Fear is a natural reaction to moving closer to the truth.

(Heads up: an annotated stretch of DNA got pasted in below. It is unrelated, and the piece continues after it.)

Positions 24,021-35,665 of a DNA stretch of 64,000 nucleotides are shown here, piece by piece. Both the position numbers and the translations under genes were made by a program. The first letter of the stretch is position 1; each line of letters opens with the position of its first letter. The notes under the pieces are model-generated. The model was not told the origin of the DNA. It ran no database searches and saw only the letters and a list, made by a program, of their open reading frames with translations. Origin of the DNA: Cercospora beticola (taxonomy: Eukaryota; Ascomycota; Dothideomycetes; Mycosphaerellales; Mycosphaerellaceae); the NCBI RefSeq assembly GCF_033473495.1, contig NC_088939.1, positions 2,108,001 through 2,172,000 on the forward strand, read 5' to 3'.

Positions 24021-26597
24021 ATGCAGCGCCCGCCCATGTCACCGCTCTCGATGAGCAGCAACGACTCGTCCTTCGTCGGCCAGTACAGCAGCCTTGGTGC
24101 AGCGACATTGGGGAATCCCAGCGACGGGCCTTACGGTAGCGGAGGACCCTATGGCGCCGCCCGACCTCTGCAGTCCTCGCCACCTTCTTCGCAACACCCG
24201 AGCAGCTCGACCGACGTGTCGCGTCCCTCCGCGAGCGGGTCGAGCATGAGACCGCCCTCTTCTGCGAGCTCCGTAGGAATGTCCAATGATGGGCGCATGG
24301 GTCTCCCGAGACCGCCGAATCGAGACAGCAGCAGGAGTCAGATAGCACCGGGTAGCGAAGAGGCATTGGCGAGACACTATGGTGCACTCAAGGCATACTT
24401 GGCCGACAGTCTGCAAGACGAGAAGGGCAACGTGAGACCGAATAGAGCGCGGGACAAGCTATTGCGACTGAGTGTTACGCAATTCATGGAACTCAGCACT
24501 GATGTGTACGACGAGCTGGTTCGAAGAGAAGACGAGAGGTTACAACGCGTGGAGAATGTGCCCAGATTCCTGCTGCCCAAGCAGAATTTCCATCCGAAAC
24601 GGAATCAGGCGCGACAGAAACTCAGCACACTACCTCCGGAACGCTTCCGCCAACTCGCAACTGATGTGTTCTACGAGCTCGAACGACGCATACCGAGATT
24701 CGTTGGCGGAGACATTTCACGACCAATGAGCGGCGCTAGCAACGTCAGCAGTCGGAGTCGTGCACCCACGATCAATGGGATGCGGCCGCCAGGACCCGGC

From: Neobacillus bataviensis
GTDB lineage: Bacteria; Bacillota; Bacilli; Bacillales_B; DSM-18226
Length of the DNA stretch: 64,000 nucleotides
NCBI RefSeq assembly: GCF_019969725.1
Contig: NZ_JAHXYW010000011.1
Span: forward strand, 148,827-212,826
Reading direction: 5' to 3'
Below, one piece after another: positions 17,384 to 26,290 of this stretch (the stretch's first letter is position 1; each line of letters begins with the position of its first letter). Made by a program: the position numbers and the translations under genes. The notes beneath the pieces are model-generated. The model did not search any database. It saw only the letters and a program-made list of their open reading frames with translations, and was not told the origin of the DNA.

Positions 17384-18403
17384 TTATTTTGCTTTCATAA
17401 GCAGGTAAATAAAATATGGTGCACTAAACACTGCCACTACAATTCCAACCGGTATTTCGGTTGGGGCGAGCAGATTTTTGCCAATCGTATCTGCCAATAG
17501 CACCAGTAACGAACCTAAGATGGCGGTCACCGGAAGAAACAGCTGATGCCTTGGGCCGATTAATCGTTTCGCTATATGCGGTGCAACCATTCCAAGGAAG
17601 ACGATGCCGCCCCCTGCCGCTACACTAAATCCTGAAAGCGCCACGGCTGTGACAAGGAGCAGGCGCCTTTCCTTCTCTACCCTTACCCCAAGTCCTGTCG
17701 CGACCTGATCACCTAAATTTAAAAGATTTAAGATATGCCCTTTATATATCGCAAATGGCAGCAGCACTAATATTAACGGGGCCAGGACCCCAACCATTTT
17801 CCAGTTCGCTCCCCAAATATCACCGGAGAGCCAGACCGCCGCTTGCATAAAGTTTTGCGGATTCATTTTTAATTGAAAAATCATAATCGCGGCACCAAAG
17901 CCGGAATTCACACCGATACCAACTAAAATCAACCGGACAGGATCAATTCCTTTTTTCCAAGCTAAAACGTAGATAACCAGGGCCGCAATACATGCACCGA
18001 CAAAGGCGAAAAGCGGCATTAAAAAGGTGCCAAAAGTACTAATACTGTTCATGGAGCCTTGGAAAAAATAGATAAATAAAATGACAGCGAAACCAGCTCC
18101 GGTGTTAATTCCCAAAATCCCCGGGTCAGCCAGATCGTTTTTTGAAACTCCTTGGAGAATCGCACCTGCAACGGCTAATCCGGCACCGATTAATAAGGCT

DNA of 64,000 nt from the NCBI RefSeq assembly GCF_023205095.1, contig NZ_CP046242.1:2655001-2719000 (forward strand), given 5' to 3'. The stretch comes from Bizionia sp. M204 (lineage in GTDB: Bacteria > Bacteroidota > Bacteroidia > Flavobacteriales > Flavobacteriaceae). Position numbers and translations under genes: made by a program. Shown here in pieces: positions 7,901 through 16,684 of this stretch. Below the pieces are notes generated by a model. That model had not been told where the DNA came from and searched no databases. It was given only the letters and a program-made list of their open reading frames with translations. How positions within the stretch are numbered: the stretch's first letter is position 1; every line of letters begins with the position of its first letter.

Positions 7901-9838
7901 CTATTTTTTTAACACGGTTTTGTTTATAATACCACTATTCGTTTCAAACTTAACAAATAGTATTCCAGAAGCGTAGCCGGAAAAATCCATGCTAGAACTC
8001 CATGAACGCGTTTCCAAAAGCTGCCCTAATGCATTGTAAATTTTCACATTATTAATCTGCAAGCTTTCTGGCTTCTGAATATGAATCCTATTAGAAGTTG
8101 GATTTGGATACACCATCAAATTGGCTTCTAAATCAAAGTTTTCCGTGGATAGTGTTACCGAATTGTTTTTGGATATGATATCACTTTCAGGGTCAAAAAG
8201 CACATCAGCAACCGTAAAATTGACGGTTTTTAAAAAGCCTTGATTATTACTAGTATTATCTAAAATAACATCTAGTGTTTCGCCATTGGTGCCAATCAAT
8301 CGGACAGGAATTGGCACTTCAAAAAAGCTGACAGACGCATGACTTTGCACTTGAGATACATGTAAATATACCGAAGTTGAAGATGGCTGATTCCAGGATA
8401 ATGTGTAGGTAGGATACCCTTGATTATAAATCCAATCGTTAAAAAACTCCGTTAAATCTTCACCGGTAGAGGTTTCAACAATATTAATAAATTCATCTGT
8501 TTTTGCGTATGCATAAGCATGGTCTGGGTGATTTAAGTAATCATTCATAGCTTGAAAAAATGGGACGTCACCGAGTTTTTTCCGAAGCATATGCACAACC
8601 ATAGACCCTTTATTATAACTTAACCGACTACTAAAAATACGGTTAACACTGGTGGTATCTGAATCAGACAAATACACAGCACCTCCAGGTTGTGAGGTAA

Addictions arise for many specific reasons, but fundamentally as an avoidance reaction to various forms of underlying fear. Our addictions act as a promise, a promise that if we can only monitor their use, these substances and behaviors can sooth our experience of life and create a more fulfilling alternative to life without them. But this, in itself, is a lie. While it might be said that altered states may have something to teach us about what is emotionally possible, to rely on them foundationally is neither tenable nor realistic. Recovery means facing this truth straight on. But it will necessarily cause fear in the beginning, the very emotional state that we used our addictions to avoid. Recovery, in fact, means facing and embracing this paradox. And even after we deal with the initial fears of living without that to which we were addicted, we will usually need to go further and learn about the deeper reasons that life became fundamentally fearful enough for us that we required such strong and destructive attachments to begin with. This means facing the foundational fears that motivated our addictions in the first place—again, more truth but more fear. Eventually, though, if we can develop the courage to move through fear instead of endeavoring to avoid it, we are rewarded with truth, ultimately what we sought to begin with.